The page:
apple pie

Writer’s block is not fun.

I have plenty of other ways to procrastinate, I don’t have to blog.

Some options include:

Sow seeds (in life and in the ground).

Organise possibility of being a lead tenant for Youth For Christ next year.

Organise possibly extending my trip to Perth so I can hang out with Peace Tree. (and visit Georgia and Dave?)

Study for my quiz tomorrow.

Make more chocolate muffins for September Camp.

Upload my study questions for Sep Camp.

Go for a walk. Or a run. Or do some yoga. Or some other kind of physical exercise to not. stress. out. Because I have this essay I keep procrastinating from doing.

So yeah, I wrote up a complete running sheet for the last few days before camp. I have an illness. I have lists upon lists and I HAVEN’T STARTED MY ESSAY YET (Mum and Dad, just forget you read that, yeah?)

It’s ok, I planned time to write the essay. It’s gonna happen. I haven’t got a back up plan so it HAS to happen (hopefully with little to no effort on my part.)

Besides, I have apple pie to calm my nerves.

Technically, it’s apple and pear pie. I got fruit from the farmer’s market on the weekend because it’s almost not apple and pear season anymore and I wanted pie. I love pie.

And thanks to Pam’s Pie Tutorial courtesy of The Pioneer Woman (thank you, Ree!) I made a perfect pie. I’m not kidding. It tastes amazing, it was perfectly cooked, it looks incredible and it’s just as good cold as hot.

I know. I’ve already had more than I need.

Apple and Pear Pie (two crust)

Adapted from The Pioneer Woman

Pam says that pie making is not a recipe, it’s an approach. It’s about the technique. So while this is a recipe, it’s a very loose one. Play around. Enjoy. Make pie.

2 1/2 cups flour (plain or pastry)

1 tsp salt

2 tsp sugar

250g butter, cold, cut into chunks

1/4 cup ice water

about 6 cups (8 pieces of fruit) fruit, peeled and chopped (if needed)

1/2 cup (more if needed) sugar

2 tbsp cornflour or other thickener

juice of one lemon

2 tsp cinnamon

pinch ground cloves

pinch nutmeg (more than cloves)

Pulse 2 cups flour, salt and sugar in a food processor. Add butter and pulse until it looks like breadcrumbs (alternatively, whisk together dry ingredients and use fingertips to rub in butter.) Pulse in 1/2 cup flour (just) and place in a bowl or on your counter. Sprinkle water over, knead in and form into two discs.

Preheat oven to 250 degrees Celsius.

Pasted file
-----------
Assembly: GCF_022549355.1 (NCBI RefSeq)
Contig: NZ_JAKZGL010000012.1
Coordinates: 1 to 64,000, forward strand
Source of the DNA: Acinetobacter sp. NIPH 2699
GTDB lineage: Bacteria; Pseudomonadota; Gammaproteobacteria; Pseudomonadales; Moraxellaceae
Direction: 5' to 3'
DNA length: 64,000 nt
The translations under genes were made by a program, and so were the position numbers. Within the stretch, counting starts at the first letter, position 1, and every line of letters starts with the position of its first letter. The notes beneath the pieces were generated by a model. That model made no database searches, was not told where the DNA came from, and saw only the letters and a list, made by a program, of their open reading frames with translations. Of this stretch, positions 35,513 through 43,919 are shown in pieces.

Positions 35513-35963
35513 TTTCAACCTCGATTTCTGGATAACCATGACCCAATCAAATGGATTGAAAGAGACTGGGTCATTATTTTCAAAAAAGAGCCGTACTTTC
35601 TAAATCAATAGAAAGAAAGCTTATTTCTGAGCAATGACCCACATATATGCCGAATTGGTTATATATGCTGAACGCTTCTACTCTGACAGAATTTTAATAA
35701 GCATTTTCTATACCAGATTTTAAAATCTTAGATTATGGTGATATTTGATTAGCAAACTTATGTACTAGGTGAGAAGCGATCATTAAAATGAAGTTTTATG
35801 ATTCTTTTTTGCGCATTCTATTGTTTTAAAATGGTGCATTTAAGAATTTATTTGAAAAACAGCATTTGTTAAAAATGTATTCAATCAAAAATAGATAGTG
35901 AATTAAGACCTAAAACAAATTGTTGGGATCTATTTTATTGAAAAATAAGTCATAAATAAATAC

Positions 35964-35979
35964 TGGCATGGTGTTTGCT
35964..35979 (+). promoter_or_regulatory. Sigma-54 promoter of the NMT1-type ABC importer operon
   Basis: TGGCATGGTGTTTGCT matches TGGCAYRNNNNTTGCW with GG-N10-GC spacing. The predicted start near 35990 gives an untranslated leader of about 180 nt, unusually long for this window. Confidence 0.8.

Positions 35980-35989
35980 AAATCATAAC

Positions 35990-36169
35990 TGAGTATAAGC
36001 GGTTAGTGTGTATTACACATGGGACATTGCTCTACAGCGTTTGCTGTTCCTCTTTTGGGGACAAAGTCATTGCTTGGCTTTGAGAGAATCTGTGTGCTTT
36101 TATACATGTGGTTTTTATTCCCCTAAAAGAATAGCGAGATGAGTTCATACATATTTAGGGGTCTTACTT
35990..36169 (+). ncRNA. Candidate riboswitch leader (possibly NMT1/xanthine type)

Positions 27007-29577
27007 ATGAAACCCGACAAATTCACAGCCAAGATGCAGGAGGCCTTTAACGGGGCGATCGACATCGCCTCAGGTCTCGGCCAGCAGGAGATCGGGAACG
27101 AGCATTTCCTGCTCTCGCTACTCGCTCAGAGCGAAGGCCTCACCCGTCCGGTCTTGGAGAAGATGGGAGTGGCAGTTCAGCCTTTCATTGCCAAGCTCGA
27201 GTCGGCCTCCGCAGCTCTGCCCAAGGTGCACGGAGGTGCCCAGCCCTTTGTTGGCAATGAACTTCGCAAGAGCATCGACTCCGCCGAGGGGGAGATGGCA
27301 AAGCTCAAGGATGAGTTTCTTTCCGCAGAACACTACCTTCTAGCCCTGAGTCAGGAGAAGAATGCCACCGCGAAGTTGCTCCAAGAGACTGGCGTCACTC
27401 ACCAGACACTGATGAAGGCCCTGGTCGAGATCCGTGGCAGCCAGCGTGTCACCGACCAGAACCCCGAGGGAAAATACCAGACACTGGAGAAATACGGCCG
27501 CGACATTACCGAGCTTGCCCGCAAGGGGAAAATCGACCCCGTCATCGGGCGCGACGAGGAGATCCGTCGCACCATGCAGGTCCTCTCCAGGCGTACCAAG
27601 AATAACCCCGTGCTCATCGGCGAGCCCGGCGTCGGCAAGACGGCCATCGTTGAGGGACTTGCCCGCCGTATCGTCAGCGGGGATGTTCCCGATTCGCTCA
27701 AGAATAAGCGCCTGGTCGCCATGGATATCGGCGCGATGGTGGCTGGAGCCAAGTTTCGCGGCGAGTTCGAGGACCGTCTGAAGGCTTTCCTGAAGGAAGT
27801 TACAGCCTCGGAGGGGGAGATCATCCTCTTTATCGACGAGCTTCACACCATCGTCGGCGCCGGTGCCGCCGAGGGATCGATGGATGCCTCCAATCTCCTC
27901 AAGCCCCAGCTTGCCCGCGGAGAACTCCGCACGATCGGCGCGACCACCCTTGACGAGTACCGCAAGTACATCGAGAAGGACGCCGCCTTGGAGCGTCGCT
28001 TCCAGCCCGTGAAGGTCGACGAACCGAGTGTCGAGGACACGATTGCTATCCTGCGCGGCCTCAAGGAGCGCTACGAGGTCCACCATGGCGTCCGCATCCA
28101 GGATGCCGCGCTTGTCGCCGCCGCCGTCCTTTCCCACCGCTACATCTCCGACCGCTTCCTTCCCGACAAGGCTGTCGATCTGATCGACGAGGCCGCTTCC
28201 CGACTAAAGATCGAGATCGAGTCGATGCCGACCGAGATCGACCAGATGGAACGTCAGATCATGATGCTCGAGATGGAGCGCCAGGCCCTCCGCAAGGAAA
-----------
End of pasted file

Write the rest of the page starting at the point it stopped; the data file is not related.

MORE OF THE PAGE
Stir together fruit, lemon juice, thickener and spices. Make sure all the fruit pieces are even and that the mixture coats each piece.

Now, to roll out the dough, take two pieces of parchment paper (or baking paper) and place a dough disk in between them. Roll out to fit your pie pan (this recipe makes enough for one two crust nine inch pie). Place one rolled out disc into the bottom of your pie dish and prick all over with a fork.

Place the fruit in the dish and dot with butter (about four or five tablespoons). Cover with the other half of the dough, rolled out. Crimp the edges however you like and slit the top a few times. (You may choose, as I did, to decorate the top with the scraps of dough left over.) Brush with a beaten egg or some heavy cream.

Bake at 250º for about half an hour, until nicely browned on top. Cover with foil to stop browning and lower heat to 200 degrees for anywhere from 1/2 hour to 40 minutes – apples will need longer, berries will need less.

Let rest for about ten to twenty minutes on the counter before you eat with heavy cream or ice cream.

chocolate muffins

Warning: Another photo-heavy post coming up.

Mostly because I’m still kinda scattered.

But sunsets are something that helps me to stay calm.

Even though I’m behind on my uni work and I’m nervous about camp.

So, less words.

I am a big fan of Greek-style yogurt.

And I love five:am yogurt.

And I love chocolate!

And I love cake. And snacking. So they’re all represented here.

And sometimes you just gotta bake.

Hence, the chocolate yogurt snack cakes. Again, from Smitten Kitchen: one of my major inspirations in cooking and in photography and in blogging.

Beware of the tiny ones, though. They’re dangerous. They slip under your guard and suddenly, BAM! You’ve eaten twelve.

How do you de-scatter? Calm down? Refresh?

Baking

running

spending time with God in the sunset, sunlight, good times and deep in the funk.

And the chocolate. Always the chocolate.

Chocolate Muffins

Adapted from Smitten Kitchen

I doubled the recipe because I have a lot of yogurt to use (and I’ll be making more this week because as I mentioned I have a camp that I am going to 🙂 and it made 36 cupcake sized muffins and 12 mini muffins. So I’ll give the doubled recipe with the original measurements in square parentheses.

400g [200g] dark chocolate, coarsely chopped- I used a combination of 72% and 54% cocoa

1 cup (250ml) [1/2 cup – 125ml] vegetable oil

1 cup (250ml) [1/2 cup – 125ml] yogurt (I used Greek-style – plain yogurt is fine too)

2 cups (400g) [1 cup – 200g] sugar

2 1/2 tsp [1 tsp] vanilla extract

(I didn’t use almond extract but Deb suggests 1/2 teaspoon)

3 cups (400g) [1 1/2 cups – 200g] plain flour

3 tsp [1 1/2 tsp] baking powder